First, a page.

The coronavirus spread so easily between people

Naming the coronavirus disease (COVID-19) and the virus that causes it
Official names have been announced for the virus responsible for COVID-19 (previously known as “2019 novel coronavirus”) and the disease it causes. The official names are:

Disease

coronavirus disease
(COVID-19)

Virus

severe acute respiratory syndrome coronavirus 2
(SARS-CoV-2)

Why do the virus and the disease have different names?
Viruses, and the diseases they cause, often have different names. For example, HIV is the virus that causes AIDS. People often know the name of a disease, such as measles, but not the name of the virus that causes it (rubeola).

There are different processes, and purposes, for naming viruses and diseases.

Viruses are named based on their genetic structure to facilitate the development of diagnostic tests, vaccines and medicines. Virologists and the wider scientific community do this work, so viruses are named by the International Committee on Taxonomy of Viruses (ICTV).

Diseases are named to enable discussion on disease prevention, spread, transmissibility, severity and treatment. Human disease preparedness and response is WHO’s role, so diseases are officially named by WHO in the International Classification of Diseases (ICD).

ICTV announced “severe acute respiratory syndrome coronavirus 2 (SARS-CoV-2)” as the name of the new virus on 11 February 2020. This name was chosen because the virus is genetically related to the coronavirus responsible for the SARS outbreak of 2003. While related, the two viruses are different.

WHO announced “COVID-19” as the name of this new disease on 11 February 2020, following guidelines previously developed with the World Organisation for Animal Health (OIE) and the Food and Agriculture Organization of the United Nations (FAO).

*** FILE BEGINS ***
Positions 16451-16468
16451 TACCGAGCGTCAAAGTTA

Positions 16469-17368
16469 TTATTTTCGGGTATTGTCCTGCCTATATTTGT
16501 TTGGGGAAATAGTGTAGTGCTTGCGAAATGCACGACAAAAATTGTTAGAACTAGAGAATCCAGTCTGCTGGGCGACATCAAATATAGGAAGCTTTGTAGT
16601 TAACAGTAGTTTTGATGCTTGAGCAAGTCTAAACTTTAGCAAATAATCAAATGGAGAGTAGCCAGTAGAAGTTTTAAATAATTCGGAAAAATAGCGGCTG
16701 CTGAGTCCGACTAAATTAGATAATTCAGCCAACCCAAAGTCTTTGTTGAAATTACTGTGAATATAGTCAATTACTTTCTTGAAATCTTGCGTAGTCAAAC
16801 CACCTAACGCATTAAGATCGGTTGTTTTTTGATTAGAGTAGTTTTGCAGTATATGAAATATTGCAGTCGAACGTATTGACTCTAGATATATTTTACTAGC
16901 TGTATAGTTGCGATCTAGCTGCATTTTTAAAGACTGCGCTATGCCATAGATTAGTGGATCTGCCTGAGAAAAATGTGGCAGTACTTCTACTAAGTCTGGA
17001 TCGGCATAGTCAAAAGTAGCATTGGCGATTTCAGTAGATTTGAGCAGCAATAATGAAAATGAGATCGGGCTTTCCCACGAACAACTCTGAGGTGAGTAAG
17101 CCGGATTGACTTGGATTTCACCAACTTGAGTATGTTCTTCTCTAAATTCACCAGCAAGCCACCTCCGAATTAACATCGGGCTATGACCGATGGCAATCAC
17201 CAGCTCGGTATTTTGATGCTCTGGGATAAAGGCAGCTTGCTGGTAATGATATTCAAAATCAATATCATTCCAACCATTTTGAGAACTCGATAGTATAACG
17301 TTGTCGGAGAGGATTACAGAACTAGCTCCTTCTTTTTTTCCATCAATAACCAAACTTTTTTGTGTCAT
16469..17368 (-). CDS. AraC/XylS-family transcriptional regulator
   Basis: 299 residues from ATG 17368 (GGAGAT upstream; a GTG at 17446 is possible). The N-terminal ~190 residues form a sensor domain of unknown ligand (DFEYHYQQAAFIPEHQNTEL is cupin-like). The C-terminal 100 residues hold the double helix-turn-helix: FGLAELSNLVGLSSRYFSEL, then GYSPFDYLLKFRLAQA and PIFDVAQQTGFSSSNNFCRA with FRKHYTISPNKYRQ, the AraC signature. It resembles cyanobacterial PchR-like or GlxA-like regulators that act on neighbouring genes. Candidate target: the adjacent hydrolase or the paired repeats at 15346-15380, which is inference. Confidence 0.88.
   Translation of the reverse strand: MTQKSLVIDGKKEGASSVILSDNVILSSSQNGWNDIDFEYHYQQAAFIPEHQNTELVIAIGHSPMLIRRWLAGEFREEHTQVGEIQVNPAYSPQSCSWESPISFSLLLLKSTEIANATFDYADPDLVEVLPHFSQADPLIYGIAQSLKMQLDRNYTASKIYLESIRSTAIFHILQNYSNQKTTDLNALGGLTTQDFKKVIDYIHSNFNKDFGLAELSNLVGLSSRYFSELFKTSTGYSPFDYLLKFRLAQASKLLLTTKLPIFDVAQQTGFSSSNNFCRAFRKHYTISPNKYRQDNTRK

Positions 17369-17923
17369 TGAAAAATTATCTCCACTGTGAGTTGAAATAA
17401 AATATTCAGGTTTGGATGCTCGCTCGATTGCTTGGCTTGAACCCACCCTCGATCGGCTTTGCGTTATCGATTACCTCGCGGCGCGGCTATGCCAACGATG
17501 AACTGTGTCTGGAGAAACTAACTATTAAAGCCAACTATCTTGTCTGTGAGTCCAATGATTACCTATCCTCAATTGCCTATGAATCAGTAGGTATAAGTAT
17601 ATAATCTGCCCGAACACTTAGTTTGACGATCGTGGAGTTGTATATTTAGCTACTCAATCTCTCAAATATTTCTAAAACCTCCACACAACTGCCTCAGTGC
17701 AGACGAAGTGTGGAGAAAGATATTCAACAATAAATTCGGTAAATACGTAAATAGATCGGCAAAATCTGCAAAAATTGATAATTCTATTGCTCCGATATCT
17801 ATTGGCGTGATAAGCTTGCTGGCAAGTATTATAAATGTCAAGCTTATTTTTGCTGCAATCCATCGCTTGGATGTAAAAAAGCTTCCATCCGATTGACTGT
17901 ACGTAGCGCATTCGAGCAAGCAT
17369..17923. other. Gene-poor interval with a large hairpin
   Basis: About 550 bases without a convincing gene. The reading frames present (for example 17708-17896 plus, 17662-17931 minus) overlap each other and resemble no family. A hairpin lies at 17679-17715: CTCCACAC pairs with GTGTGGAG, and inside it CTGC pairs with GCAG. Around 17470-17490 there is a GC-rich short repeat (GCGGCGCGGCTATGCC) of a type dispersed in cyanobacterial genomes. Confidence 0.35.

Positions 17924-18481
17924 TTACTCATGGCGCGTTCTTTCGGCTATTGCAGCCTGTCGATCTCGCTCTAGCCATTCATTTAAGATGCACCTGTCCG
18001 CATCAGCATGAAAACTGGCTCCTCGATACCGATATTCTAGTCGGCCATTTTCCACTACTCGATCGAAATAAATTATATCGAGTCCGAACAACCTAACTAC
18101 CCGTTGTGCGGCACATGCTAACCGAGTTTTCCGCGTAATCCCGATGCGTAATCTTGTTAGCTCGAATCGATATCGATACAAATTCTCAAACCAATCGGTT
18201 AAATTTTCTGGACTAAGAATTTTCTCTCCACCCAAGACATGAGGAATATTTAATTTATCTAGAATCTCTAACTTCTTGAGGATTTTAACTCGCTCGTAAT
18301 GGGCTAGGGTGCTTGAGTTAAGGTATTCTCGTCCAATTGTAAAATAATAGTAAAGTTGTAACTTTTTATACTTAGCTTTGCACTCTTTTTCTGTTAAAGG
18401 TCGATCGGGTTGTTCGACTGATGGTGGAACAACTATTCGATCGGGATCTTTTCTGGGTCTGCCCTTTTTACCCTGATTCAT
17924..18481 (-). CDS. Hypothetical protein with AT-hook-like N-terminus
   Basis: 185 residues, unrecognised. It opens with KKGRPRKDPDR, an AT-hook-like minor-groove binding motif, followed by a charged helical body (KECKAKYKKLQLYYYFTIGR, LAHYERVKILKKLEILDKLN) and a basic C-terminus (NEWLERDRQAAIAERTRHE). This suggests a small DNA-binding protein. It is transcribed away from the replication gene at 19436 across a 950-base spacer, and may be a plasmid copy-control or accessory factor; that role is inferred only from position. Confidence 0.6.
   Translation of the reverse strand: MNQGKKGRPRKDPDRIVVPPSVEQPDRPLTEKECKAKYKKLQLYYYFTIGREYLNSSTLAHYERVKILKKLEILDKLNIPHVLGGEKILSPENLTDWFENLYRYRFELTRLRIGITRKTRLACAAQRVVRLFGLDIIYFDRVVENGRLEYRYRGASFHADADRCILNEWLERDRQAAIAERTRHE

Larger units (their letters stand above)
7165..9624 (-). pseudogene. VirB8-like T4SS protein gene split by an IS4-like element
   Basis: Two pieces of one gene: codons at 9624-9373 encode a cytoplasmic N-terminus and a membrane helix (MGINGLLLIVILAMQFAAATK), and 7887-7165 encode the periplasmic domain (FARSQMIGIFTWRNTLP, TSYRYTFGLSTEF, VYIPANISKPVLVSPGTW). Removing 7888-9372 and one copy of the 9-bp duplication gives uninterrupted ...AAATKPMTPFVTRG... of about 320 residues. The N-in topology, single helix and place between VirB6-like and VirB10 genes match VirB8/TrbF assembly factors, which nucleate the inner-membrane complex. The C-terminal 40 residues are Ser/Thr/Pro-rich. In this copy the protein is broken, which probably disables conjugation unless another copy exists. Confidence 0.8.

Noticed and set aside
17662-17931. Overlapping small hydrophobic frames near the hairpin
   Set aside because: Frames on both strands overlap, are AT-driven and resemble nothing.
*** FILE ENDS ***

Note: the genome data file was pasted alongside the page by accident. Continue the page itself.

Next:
WHO Director-General’s remarks at the media on 11 February 2020
WHO Situation Report on 11 February 2020
WHO and ICTV were in communication about the naming of both the virus and the disease.

What name does WHO use for the virus?
From a risk communications perspective, using the name SARS can have unintended consequences in terms of creating unnecessary fear for some populations, especially in Asia which was worst affected by the SARS outbreak in 2003.

For that reason and others, WHO has begun referring to the virus as “the virus responsible for COVID-19” or “the COVID-19 virus” when communicating with the public. Neither of these designations are intended as replacements for the official name of the virus as agreed by the ICTV.

Material published before the virus was officially named will not be updated unless necessary in order to avoid confusion.

Coronavirus disease (COVID-19) technical guidance: Patient management

Considerations for quarantine of individuals in the context of containment for coronavirus disease (COVID-19)

The purpose of this document is to offer guidance to Member States on quarantine measures for individuals in the context of COVID-19. It is intended for those responsible for establishing local or national policy for quarantine of individuals, and adherence to infection prevention and control measures.

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Clinical management of severe acute respiratory infection when novel coronavirus (nCoV) infection is suspected

This document is intended for clinicians taking care of hospitalised adult and paediatric patients with severe acute respiratory infection (SARI) when a nCoV infection is suspected. It is not meant to replace clinical judgment or specialist consultation but rather to strengthen clinical management of these patients and provide to up-to-date guidance. Best practices for SARI including IPC and optimized supportive care for severely ill patients are essential.